Gender, the Body and Organization Studies: Que(e)rying Empirical Research
journal contributionposted on 16.09.2016, 13:40 by Eloisio Moulin de Souza, Jo Brewis, Nick Rumens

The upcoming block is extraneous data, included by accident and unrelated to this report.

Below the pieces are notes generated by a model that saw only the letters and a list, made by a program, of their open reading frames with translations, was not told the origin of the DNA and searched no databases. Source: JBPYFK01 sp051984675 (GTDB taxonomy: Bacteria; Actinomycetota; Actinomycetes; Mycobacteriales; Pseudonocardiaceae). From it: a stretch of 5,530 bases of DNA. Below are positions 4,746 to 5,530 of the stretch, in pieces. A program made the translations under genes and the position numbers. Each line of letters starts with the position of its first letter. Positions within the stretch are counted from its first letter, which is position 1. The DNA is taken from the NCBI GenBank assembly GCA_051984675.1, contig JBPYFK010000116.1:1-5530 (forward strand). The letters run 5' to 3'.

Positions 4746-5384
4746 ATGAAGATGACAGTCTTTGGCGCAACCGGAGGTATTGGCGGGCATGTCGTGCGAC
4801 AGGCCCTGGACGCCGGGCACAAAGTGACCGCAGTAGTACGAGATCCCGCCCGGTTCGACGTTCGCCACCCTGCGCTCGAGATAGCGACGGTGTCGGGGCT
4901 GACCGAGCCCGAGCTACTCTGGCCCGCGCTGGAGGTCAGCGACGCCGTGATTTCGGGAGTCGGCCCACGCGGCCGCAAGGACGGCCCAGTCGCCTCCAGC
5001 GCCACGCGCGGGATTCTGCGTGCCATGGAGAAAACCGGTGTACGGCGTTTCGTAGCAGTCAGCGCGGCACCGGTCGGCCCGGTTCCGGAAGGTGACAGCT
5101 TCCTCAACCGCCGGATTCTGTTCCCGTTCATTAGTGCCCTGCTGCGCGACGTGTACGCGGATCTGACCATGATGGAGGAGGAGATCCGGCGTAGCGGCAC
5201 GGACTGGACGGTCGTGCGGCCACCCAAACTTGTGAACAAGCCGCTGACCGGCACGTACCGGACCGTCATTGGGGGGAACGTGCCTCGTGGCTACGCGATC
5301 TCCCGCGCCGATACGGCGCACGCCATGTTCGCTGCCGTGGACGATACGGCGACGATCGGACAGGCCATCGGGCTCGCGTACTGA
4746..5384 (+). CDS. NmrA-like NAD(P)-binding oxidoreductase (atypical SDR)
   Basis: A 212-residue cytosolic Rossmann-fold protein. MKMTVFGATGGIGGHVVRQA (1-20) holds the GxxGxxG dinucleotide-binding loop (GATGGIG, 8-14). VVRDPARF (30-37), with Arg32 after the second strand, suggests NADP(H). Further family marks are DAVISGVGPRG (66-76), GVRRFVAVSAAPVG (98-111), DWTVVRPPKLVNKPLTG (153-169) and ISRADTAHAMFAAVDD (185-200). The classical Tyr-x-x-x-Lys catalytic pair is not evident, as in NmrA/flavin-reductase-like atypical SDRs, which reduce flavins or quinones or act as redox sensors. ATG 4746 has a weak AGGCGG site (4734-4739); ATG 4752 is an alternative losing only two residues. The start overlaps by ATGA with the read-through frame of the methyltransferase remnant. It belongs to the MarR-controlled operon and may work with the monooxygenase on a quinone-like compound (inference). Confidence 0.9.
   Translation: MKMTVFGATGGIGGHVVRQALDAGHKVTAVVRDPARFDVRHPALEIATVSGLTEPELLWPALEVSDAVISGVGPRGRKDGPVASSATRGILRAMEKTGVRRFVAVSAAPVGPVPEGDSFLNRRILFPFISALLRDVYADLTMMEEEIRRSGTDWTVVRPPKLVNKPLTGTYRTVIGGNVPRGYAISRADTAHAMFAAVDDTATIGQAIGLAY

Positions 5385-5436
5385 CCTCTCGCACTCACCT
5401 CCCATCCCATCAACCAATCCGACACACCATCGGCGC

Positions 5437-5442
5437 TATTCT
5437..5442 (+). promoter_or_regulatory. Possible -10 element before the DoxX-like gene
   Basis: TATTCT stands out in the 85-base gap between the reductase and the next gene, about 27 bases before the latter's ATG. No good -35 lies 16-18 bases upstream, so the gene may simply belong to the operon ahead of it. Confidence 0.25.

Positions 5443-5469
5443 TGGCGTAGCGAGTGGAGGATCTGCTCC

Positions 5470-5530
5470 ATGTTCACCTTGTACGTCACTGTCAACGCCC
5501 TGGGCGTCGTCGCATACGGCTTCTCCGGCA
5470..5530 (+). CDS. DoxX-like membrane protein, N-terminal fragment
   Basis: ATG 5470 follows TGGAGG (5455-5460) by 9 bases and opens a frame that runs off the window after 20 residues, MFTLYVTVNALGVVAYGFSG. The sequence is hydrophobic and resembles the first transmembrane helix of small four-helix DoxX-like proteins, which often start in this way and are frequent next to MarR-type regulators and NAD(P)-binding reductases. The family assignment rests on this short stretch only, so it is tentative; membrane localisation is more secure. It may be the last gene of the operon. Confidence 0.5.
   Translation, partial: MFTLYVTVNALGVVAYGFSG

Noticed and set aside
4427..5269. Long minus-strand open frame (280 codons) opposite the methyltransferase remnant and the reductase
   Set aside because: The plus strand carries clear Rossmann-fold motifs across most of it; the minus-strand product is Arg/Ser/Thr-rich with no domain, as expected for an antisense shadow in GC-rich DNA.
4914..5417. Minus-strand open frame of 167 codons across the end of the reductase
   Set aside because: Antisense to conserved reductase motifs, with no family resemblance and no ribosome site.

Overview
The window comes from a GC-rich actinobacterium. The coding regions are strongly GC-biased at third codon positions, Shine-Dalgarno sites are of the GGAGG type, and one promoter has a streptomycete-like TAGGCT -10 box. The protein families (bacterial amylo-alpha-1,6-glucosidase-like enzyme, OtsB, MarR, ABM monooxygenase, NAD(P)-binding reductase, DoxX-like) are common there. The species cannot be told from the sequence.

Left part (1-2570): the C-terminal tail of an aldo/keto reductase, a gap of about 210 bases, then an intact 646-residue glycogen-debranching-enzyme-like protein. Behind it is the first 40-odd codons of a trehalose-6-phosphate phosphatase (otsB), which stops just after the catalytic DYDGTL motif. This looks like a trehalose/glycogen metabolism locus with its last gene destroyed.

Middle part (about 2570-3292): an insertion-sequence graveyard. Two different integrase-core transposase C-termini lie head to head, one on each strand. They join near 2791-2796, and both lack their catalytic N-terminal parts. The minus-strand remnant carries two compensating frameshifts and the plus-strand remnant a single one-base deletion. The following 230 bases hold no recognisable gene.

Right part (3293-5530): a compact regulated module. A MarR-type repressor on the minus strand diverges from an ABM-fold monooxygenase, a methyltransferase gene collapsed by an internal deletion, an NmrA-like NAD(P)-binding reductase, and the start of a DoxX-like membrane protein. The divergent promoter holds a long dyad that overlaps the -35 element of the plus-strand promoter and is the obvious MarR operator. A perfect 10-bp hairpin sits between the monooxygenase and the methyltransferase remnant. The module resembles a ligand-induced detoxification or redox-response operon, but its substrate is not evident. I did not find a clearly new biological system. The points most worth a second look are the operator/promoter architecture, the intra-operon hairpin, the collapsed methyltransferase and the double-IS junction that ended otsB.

Even in organization studies scholarship that treats gender as performative and fluid, a certain ‘crystallization’ of gender identities as somehow unproblematic and stable may occur because of our methodological decision-making, and especially our categorization of participants. Mobilizing queer theory — and Judith Butler's work on the heterosexual matrix and performativity in particular — as a conceptual lens, we examine this crystallization, suggesting it is based on two implicit assumptions: that gender is a cultural mark over a passive biological body, or is a base identity ‘layered over’ by other identities (class, race, age etc.). Following Butler, we argue that in order to foreground the fluidity and uncertainty of gender categories in our scholarship, it is necessary to understand gender identity as a process of doing and undoing gender that is located very precisely in time and space. Given this perspective on gender identities as complex processes of identification, non-identification and performativity, we offer some pointers on how the methodological decision-making underpinning empirical research on gender, work and organization could and should begin from this premise.